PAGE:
20th November, 2019
In the lead up to the festive season, small business owners will be wondering whether or not to offer a Christmas bonus to staff and how large it should be this year.
Despite how challenging the holiday period can be, there’s nothing like being able to spread a little Christmas cheer among the staff that have supported you throughout the year.
But deciding what form an end-of-year reward might take, and how much to spend, can leave business owners scratching their heads.
As with most aspects of small business, a range of factors should be considered before deciding to pay staff any bonuses.
In short, unless there is a contract of employment or some other form of agreement with an employee that states otherwise, companies are not legally required to pay their staff Christmas bonuses.
In saying that, it’s also true that each case depends on its own circumstances and there’s some considerations that should first be taken into account.
If you do not have specific clauses relating Christmas bonuses included in your employment contract, but you have previously given regular Christmas bonuses to your staff , it would be quite difficult to argue that this practice had not become a contractual entitlement and something your staff would now expect.
READ: 9 office end-of-year party dos and don’ts
On the other hand, if previous bonuses have been offered sporadically or without any real formula or expectation, then it would be unlikely that employees could argue that these bonuses were customary and therefore considered a business obligation.
If you’re unsure of your position, it’s always best to check with a small business or employment law solicitor to clear up any questions you might have on this subject.
Assuming there is no agreement or legal obligation to pay Christmas bonuses, then it is entirely up to the business owner’s discretion as to whether they choose to pay a Christmas bonus, and if so, in what form.
If we asked ten different companies about how they are structuring their staff Christmas bonuses, no doubt we’d get ten different answers.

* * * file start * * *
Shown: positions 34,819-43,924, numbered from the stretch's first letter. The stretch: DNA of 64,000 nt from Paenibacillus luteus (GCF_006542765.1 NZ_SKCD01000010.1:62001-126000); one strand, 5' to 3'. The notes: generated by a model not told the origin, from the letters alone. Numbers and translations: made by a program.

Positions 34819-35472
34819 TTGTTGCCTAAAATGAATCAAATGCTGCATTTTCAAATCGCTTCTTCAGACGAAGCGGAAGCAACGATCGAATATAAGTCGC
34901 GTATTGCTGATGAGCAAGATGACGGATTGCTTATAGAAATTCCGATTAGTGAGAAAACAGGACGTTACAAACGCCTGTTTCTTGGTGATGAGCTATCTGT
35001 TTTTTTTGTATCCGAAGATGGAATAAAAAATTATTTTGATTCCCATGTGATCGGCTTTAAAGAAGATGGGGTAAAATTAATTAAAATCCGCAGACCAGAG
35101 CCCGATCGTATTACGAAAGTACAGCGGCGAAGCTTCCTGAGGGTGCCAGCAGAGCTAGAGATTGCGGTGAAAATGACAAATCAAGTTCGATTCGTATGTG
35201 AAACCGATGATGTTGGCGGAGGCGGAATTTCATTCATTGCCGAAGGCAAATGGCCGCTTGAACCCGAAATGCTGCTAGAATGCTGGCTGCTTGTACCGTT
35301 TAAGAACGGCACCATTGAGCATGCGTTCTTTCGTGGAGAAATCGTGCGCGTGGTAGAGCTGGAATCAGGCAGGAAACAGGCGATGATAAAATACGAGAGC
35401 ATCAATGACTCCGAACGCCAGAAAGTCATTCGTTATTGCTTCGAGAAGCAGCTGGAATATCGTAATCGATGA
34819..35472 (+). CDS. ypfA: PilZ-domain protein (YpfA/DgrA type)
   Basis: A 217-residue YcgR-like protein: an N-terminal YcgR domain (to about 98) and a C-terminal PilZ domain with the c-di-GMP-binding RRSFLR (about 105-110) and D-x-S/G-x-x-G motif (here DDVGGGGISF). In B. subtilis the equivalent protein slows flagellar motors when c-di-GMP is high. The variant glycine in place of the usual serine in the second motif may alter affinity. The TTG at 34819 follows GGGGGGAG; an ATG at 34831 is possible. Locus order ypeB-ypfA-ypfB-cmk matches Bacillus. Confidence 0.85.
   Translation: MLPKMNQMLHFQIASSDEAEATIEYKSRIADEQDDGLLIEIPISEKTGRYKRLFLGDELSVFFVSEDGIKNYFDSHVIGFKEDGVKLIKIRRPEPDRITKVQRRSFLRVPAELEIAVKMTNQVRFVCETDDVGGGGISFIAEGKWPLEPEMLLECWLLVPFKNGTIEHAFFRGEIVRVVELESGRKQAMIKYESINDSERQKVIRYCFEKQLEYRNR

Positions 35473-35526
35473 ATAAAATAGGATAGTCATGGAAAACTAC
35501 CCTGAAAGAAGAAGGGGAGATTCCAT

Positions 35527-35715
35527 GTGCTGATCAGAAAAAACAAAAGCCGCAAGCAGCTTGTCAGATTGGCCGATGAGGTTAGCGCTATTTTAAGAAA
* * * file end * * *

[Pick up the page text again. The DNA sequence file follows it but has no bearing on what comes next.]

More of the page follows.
That’s because choosing what bonus you will give your staff, if any, will come down to individual factors such as your current and predicted profit margins, the individual tasks that your staff perform, your specific industry and even the way your office operates.
Below are some of the most common bonuses offered by small business owners when it comes to giving a little extra to their staff at Christmas.
For many, the phrase ‘Christmas bonus’ immediately conjures up thoughts of a large cash payment (thanks Hollywood). But it’s interesting to note that, in a recent study by the Bank of America, only 38 percent of small businesses were planning on gifting a cash bonus to their staff.
Due to changes in staff retention rates, the uncertain economy and even industry changes such as online shopping, home delivery options and population shifts – offering a straightforward cash bonus is rarely the best (or most reasonable) option for small businesses.
If you are interested in offering a cash bonus to your staff, though, there are several options available to you.
With a flat rate bonus, all staff receive the exact same bonus amount. Depending on your setup, this option is often a great way to ‘level the field’ and to ensure staff see this bonus as a gift, rather than being tied to performance or seniority.
If you do choose this option, remember that whatever amount you choose will be setting a precedent for years to come, so speak with your accountant to find out an amount that is sustainable and able to be increased slightly each year.
If your business has a more hierarchical structure due to differences in seniority or roles, a salary percentage bonus might be the best option.
Many small businesses find that by offering a bonus of 1.5 percent of the annual wage, this affords their staff an additional one- or two-weeks extra pay for the holidays. This amount might not buy them a trip to Fiji, but most staff respond very well to this option.
While cash bonuses are usually very well received by employees, they can often cause too much strain on the company cash flow. Many small business owners choose to offer non-cash bonuses or extra employee perks instead.
READ: Giving tax-deductible and FBT-free Christmas gifts (Australian readers only)
For physical gifts, things like gift certificates for local restaurants, magazine subscriptions or bottles of champagne always work well when paired with a handwritten card.
Another option that is gaining popularity, offers staff additional employee perks around the holidays. Something as simple as allowing staff to finish a couple of hours early in the week leading up to Christmas or offering an extra day or two off over the Christmas period is a great crowd-pleaser and requires no additional budget.
Whatever type of bonus you choose to implement, the goal should always be the same – making your employees feel valued and appreciated. After all, happy, motivated staff are one of small businesses greatest assets.